- Hardcover: 224 pages
- Publisher: University of California Press; First Edition, Updated edition (August 7, 2012)
- Language: English
- ISBN-10: 0520274709
- ISBN-13: 978-0520274709
- Product Dimensions: 5.5 x 1 x 8.2 inches
- Shipping Weight: 12.8 ounces (View shipping rates and policies)
- Average Customer Review: 67 customer reviews
- Amazon Best Sellers Rank: #297,528 in Books (See Top 100 in Books)
Enter your mobile number or email address below and we'll send you a link to download the free Kindle App. Then you can start reading Kindle books on your smartphone, tablet, or computer - no Kindle device required.
To get the free app, enter your mobile phone number.
Damned Lies and Statistics: Untangling Numbers from the Media, Politicians, and Activists First Edition, Updated Edition
Use the Amazon App to scan ISBNs and compare prices.
Fulfillment by Amazon (FBA) is a service we offer sellers that lets them store their products in Amazon's fulfillment centers, and we directly pack, ship, and provide customer service for these products. Something we hope you'll especially enjoy: FBA items qualify for FREE Shipping and Amazon Prime.
If you're a seller, Fulfillment by Amazon can help you increase your sales. We invite you to learn more about Fulfillment by Amazon .
Frequently bought together
Customers who bought this item also bought
From the Inside Flap
"Best is our leading authority on social problems today. His detective work in exposing the spurious use of statistics is essential to constructive social science. No one who speaks for the public welfare can ignore his powerful work."―Jonathan B. Imber, Editor-in-Chief, Society
"Joel Best is at it again. In Damned Lies and Statistics, he shows how statistics are manipulated, mismanaged, misrepresented, and massaged by officials and other powerful groups to promote their agendas. He is a master at examining taken-for-granted "facts" and debunking them through careful sociological scrutiny."―Patricia Adler, author of Peer Power
"A real page turner. Best is the John Grisham of sociology!"―James Holstein, author of The New Language of Qualitative Method
"In our era, numbers are as much a staple of political debates as stories. And just as stories so often turn into fables, so Best shows that we often believe the most implausible of numbers--to the detriment of us all."―Peter Reuter, co-author of Drug War Heresies: Learning from Other Vices,Times and Places
About the Author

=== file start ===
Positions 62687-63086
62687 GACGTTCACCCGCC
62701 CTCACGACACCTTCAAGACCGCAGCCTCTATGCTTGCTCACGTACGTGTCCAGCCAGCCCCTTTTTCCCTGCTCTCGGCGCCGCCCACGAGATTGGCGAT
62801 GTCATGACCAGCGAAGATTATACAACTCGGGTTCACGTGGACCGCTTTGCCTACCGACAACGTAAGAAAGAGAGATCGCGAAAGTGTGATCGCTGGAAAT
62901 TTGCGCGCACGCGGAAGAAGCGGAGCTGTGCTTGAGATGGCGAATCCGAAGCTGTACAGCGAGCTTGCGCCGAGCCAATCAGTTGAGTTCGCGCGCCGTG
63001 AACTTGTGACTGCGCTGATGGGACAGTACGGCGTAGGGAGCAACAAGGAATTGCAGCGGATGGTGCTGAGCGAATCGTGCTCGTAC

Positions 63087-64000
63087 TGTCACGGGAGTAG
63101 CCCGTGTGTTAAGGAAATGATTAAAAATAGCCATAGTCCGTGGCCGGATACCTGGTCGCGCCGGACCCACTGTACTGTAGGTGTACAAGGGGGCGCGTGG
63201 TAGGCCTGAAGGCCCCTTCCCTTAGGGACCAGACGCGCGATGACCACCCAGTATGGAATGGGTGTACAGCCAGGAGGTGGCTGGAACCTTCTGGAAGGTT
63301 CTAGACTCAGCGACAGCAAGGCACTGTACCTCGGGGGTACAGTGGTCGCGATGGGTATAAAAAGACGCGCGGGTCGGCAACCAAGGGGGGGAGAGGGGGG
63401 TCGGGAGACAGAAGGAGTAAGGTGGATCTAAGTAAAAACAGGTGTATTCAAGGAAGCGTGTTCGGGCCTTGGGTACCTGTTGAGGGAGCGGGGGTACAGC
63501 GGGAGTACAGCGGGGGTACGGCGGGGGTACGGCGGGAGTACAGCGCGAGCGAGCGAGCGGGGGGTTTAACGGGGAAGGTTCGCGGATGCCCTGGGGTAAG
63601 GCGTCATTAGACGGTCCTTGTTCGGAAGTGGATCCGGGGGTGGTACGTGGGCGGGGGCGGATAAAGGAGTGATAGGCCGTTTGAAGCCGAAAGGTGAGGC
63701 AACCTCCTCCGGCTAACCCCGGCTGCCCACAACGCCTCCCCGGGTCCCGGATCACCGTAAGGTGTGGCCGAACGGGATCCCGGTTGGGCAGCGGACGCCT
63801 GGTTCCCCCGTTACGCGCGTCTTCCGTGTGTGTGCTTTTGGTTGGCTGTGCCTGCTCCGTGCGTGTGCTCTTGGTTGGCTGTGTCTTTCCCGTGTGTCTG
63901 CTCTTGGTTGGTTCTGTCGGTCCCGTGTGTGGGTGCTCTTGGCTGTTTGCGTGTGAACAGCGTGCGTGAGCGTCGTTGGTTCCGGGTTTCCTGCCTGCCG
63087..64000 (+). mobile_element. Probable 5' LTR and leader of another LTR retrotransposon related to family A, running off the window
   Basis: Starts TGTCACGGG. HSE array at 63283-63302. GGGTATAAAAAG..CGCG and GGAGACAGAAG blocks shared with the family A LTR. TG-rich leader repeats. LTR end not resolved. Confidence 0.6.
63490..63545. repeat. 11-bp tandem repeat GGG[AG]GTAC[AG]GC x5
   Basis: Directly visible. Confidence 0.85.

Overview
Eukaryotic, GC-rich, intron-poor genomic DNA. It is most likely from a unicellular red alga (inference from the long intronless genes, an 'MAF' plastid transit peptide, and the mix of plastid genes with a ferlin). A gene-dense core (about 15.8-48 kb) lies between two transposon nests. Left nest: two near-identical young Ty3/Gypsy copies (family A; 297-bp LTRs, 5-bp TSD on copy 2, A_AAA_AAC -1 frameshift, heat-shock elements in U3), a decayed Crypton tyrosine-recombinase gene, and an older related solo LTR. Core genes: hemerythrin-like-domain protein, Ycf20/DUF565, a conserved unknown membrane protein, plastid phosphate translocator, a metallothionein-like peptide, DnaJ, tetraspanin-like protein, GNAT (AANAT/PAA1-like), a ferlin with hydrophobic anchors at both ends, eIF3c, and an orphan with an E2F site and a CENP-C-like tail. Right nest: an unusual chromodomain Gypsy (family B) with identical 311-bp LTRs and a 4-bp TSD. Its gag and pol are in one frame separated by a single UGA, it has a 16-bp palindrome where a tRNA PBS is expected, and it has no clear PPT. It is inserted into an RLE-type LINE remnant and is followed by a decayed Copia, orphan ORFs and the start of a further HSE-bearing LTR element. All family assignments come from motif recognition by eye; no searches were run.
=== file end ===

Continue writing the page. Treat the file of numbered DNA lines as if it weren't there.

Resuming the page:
Top customer reviews
There was a problem filtering reviews right now. Please try again later.
Best adequately picks up the subject matter just before Darrell Huff's timeless text, How to Lie with Statistics, begins. Like Huff, Best argues that people have incentives to put numbers in front of us (Huff refers to this as axe-grinding), and it behooves us to know who is putting the statistic in front of us, why they chose to put this statistic before us, and most importantly, just how they derived this statistic.
Because proponents (and opponents) of an issue, whom Best describes as 'Advocates', can control the way a statistic is generated and presented, we must closely scrutinize the numbers before us so that we can 'untangle the few facts from the various fictions'. Toward this end, the book gives the reader some very helpful questions he or she can ask when attempting to interpret a descriptive (summary) statistic.
The practical utility of Best's text is not solely limited to issues in the social sciences. One could easily apply Best's argument to, for example, the ongoing environmental debate. As such, this book is a vital component in developing critical thinking skills that can be applied in all areas both personal and professional.
Finally, although this text focuses exclusively on descriptive statistics, limiting itself to contentious and controversial topics in the social sciences, readers should take note that Mr. Best is not presenting a truly original and comprehensive treatment of the subject matter. For example, David S. Moore, author of the text Statistics, Concepts and Controversies, provides a concise, yet rigorous, entertaining and accessible treatment of the same subject matter- including a wider range of examples culled from the fields of education, social and medical sciences, all in the first fifty pages of his text.
Damned Lies and Statistics is on my required reading list. If more people understood how they were being numerically manipulated from all angles, we'd all be better off. And I believe that is the ultimate job of a writer.
The explanation on how a statistic can be misunderstood or misrepresent in simple English.
It is helpful because I can spot more loopholes in statistics now.
On the other hand, if a need arises. I can use these methods to mislead people!